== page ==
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My friends are expecting their first baby. They asked me if I could do the shots of their "expectancy". I'm a hobbyist photographer. I mostly enjoy taking shots of landscape and architecture and I'm not much into people.

What would be the crash course of taking pictures of pregnant woman? I believe I should get down & dirty (i.e. get lots of practice) with portrait photography, but I believe there are some certain aspects of shooting that big belly too.

  • I'm not quite sure what you mean exactly by "down & dirty" in this context. I mean, I know what the term means, but I'm not quite sure of how you're using it. Can you clarify? Thanks! – Please Read My Profile Aug 7 '11 at 16:16
  • @mattdm - I clarified the term. Thanks for the notice! – Eimantas Aug 7 '11 at 16:18
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    Got it. :) It's also hard to get lots of practice for a specific kind of work before your first attempt at it. :) – Please Read My Profile Aug 7 '11 at 16:28
  • You seem new here. Welcome to photo.SE! – Reid Aug 7 '11 at 20:15
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  • You may want to ask them ahead of time what kind of maternity photos they are thinking of. For example, does the woman want to show bare belly, or clothed belly, or a mix of both? Are they going for candid/journalistic? Artistic? Lots of props? Humourous photos? Try to get at least one profile of the belly.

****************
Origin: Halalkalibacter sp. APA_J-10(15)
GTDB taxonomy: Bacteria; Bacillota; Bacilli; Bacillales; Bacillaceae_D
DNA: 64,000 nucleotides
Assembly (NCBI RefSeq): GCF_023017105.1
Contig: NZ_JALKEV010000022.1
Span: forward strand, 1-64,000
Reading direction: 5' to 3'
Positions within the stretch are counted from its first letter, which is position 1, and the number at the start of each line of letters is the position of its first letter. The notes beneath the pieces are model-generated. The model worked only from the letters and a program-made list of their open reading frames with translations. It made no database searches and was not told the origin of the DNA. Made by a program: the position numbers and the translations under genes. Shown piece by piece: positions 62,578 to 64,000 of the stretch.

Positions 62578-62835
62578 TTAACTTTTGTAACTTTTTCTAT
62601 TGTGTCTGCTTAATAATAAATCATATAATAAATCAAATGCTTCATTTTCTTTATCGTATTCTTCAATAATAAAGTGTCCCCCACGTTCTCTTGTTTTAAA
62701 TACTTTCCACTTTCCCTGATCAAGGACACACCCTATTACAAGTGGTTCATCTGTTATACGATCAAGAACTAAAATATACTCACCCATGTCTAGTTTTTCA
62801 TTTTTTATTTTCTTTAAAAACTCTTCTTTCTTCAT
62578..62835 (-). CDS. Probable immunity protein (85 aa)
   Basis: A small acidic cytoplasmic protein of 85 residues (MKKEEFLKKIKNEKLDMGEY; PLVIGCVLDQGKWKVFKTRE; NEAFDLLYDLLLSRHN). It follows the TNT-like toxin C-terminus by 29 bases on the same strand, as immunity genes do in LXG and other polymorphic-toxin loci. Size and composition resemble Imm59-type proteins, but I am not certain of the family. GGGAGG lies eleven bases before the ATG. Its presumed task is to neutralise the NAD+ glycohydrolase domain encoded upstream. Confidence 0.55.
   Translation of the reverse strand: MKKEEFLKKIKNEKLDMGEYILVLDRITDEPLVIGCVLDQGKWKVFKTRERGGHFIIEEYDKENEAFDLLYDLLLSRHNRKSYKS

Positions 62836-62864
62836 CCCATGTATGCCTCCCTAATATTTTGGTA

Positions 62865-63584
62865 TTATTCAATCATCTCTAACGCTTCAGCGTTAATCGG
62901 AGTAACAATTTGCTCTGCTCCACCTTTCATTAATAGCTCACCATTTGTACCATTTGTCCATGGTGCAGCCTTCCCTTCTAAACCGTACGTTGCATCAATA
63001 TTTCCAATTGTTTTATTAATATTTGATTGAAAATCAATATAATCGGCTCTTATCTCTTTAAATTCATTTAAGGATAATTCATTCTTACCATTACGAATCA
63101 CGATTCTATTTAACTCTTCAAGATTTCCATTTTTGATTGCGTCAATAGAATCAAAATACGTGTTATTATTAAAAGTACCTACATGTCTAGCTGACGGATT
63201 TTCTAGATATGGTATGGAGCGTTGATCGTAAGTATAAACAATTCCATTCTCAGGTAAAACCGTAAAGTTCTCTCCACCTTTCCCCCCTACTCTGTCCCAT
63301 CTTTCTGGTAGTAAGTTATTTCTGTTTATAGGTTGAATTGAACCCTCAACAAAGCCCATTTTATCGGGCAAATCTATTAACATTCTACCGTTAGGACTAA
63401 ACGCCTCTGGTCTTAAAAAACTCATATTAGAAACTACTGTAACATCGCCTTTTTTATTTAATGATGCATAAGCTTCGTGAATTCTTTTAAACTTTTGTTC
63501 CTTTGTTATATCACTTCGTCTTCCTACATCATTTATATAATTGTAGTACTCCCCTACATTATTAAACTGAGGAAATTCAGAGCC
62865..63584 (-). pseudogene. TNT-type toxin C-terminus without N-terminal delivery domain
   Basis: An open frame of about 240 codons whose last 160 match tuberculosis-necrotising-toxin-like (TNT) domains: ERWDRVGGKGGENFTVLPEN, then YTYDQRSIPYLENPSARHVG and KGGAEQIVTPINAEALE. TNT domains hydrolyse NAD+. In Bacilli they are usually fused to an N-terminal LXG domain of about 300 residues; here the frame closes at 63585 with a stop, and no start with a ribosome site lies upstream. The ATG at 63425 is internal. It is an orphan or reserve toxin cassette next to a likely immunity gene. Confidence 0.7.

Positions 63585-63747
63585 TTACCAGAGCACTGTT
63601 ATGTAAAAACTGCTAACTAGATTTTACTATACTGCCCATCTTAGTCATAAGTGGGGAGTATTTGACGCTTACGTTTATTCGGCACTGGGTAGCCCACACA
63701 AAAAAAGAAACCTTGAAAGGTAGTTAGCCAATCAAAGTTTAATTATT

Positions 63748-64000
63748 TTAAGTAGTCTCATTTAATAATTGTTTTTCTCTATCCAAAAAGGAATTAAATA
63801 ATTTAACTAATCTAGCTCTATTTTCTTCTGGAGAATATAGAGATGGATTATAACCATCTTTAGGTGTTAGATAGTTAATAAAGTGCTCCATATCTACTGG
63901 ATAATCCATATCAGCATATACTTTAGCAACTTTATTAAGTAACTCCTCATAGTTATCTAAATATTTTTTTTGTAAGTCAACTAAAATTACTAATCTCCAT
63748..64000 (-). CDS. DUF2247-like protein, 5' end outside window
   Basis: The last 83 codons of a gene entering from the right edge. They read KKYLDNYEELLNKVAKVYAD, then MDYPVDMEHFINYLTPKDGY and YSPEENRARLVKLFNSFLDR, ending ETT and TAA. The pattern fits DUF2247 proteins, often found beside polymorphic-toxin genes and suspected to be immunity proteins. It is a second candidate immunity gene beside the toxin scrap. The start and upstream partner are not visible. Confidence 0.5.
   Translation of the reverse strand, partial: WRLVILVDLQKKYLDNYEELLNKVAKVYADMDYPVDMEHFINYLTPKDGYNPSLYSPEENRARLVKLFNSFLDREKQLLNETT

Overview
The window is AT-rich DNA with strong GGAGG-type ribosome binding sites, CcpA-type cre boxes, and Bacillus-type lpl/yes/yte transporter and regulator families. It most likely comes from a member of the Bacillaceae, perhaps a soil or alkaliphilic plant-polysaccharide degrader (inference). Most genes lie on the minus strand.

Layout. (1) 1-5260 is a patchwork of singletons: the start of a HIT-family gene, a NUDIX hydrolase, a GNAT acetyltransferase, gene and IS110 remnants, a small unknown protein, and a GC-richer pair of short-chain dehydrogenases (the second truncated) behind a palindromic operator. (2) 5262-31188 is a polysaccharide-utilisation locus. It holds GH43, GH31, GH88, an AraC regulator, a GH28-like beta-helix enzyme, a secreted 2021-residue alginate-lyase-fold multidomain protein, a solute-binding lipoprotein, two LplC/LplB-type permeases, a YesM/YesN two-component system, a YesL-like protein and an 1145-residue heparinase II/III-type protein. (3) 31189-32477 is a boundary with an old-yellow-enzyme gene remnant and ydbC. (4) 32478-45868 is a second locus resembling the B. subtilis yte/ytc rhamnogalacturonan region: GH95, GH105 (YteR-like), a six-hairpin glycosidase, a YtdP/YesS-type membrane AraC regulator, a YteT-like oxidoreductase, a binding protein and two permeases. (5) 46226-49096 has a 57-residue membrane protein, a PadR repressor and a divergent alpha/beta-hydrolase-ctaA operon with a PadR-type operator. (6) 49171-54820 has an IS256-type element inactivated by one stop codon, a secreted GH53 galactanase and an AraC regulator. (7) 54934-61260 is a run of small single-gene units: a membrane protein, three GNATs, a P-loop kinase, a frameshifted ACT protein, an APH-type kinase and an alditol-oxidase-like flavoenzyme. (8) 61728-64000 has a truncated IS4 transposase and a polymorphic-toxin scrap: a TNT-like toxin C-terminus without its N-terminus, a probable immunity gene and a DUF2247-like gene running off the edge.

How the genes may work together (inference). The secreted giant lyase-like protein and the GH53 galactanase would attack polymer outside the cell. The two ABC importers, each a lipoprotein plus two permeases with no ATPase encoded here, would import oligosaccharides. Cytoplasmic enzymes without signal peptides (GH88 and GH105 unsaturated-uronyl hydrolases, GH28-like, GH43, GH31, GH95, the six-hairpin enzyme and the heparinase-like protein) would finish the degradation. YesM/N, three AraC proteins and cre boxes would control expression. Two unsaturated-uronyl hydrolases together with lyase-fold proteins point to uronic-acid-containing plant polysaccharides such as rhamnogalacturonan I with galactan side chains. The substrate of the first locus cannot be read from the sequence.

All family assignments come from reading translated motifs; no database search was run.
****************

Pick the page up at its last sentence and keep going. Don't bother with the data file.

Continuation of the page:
• For women who want to do some bare belly pics, you may want to consider that while a pregnant belly is very beautiful, some women may be sensitive to things that the large belly highlights (for example, sometimes veins become more visible on a pregnant belly, etc.) You may want to consider a soft focus on the belly itself (if it's bare skin), to give it more of a soft "glow": vs. highlighting every last stretch mark.

  • Along the same lines, do everything in your power to keep things as flattering for the mother as possible. Pregnancy adds extra pounds all over the place, and while this is natural and beautiful (and temporary), do your best to keep the angles kind to her. (i.e. watch for double chins, fuller upper arms, etc.)

  • Don't know what your lighting situation is, but if it involves continuous lighting that gets warm quickly, keep in mind that might be uncomfortable for a pregnant women.

Hope this helps. Good luck!

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